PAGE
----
When he wasn’t pitching, Shannon was involved with the Bison Radio Network. That’s where we first got to know each other. We were partners for nearly three years with Lady Bison basketball and Bison baseball broadcasts, plus we each worked the men’s basketball games. In all, we probably broadcast 200-250 games together.

We developed a fast and close friendship, mainly because of his personality. He had an uncanny ability to make friends and be friendly with a wide range of people. Because of that he personally touched hundreds of lives. Truth told, he was the instigator in me getting up the guts to introduce myself to the pretty girl who’d become my wife. There are plenty of people with great Scott Shannon stories, I'm sure. 

The summer after his senior season, Scotty and I spent quite a bit of time together. As August approached, he was complaining about being tired. He looked it, too. It seemed understandable, considering he was working two jobs, plus he was preparing for a couple major-league tryouts.

As an athlete you know your body. You know the aches, pains and normal fatigue and recovery. Even as a young, invincible athlete, you know when something just isn’t right. In early September, Labor Day weekend to be exact, Scotty reached that point and went to see a doctor at a Nashville hospital. The doctor suggested that he go, almost immediately, to nearby Vanderbilt University Medical Center.

It was cancer. Damn cancer!

Next Sunday, Nov. 11, undoubtedly, I’d be calling or texting Scotty and giving him a hard time for being an old man at 43, especially since his birthday was three months before mine. But I won’t make that call or send that text.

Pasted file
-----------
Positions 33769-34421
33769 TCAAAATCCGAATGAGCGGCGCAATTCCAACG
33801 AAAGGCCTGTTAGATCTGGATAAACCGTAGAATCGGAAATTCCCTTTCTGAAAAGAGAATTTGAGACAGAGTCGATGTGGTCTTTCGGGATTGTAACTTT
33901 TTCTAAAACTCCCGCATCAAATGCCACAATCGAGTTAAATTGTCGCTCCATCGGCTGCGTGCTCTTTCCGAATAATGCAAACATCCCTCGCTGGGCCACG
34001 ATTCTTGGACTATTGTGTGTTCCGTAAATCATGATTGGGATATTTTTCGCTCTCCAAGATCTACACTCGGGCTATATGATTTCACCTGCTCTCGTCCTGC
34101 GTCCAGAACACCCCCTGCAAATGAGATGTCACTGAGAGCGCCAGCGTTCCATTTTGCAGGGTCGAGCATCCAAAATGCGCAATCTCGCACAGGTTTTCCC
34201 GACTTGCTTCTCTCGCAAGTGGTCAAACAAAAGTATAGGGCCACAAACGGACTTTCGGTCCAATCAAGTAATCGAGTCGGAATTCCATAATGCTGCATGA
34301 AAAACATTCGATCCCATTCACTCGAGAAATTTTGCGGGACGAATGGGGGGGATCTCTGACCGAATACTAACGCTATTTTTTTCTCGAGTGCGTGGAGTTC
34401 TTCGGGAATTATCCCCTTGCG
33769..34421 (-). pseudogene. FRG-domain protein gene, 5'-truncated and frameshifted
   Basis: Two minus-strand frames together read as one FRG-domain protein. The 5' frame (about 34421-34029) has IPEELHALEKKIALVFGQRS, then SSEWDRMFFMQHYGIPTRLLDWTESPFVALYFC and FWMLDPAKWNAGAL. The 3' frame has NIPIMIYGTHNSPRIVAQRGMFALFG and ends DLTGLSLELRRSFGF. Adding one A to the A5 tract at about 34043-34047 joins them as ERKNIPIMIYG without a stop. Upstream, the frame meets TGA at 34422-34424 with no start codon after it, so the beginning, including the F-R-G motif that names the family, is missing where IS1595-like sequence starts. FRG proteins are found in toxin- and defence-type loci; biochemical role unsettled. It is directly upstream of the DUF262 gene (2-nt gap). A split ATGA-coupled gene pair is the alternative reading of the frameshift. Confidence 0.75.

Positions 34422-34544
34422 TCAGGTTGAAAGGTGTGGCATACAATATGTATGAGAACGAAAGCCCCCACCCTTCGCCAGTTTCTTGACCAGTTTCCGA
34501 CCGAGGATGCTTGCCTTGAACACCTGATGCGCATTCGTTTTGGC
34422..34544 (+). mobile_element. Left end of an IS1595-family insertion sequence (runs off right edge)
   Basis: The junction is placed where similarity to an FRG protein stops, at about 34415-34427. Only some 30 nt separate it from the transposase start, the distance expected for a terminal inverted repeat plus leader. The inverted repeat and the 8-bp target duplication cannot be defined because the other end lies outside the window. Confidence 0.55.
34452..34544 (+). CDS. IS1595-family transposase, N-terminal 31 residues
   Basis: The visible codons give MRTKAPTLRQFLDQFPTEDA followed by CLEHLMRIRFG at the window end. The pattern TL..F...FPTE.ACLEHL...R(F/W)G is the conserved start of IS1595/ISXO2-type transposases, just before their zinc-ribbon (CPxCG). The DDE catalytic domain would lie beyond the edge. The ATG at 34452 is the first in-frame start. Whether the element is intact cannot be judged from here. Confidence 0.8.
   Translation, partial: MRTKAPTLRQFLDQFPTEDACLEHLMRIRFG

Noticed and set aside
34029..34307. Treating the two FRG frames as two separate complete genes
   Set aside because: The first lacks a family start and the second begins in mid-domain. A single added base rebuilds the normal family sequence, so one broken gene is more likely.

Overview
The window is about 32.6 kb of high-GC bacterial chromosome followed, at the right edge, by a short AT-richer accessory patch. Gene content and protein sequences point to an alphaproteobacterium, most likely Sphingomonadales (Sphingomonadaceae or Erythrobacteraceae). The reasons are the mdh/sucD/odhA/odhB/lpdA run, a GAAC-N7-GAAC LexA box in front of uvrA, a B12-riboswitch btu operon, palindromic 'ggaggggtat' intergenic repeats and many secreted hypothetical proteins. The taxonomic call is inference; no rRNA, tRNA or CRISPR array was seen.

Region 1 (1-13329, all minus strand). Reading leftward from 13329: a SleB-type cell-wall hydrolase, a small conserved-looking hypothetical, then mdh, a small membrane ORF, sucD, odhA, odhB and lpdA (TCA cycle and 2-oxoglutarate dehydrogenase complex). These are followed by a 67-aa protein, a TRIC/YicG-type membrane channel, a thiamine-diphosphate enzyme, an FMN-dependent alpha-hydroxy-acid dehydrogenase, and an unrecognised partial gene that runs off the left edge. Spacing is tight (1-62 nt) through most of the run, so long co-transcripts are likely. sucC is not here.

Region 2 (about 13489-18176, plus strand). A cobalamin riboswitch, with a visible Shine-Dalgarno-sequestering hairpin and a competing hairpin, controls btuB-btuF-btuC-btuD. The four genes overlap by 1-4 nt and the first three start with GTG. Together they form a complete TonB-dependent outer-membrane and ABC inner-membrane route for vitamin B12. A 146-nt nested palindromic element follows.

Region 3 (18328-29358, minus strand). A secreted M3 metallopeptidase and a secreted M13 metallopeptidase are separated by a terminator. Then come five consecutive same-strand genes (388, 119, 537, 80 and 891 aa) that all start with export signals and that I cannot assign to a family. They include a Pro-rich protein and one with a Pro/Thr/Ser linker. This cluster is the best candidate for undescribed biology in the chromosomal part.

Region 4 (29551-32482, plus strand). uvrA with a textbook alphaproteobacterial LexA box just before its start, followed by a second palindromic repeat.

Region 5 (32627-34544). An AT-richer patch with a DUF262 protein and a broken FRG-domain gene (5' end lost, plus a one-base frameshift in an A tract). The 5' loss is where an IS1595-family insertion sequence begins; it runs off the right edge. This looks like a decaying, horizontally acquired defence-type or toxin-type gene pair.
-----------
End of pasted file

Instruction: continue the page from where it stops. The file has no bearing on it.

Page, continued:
You see, 21 years ago today, Nov. 5, 1991, two months after being admitted to the hospital at Vanderbilt, and having not left it since the Sunday night before Labor Day, cancer and all the drugs used to fight it, took Scotty’s life. He was six days shy of his 22nd birthday.

Call it morbid. Call it sentimental. Call it whatever. I really don’t care. But I could count on one hand the number of days during the past 20-plus years that I haven’t thought about Scotty at least once. Although it’s usually a quick, funny story, many of those thoughts center on the unanswerable: “Why?”

Why would God (or whatever higher power in which you might believe) allow this to happen? Why did parents have to go through this with one of their children? Why is it that someone my age — and in incredible shape — get cancer and die so quickly?

I haven’t learned the answer to any of those questions. I don’t suspect I ever will.

A lesson I’ve learned through the years, though, is that friends come and go. There are some that we wish would go sooner, but they don’t. Then there are those who come into our lives and we’re forever grateful, even if the time spent with them is cut short.

My youngest son, who happened to be born two days before Scott’s birthday in 2004, takes one of his names from Scotty. Scott’s family has told me that they know of other little boys running around with the name Scott because of Shannon’s influence. It’s not because of his pitching ability; it goes back to how he dealt with people.

Ultimately, for Scott Shannon as it was for Frank White Sr., it was about team and family; it was about doing things – doing life – the right way; and, just doing the best he could do.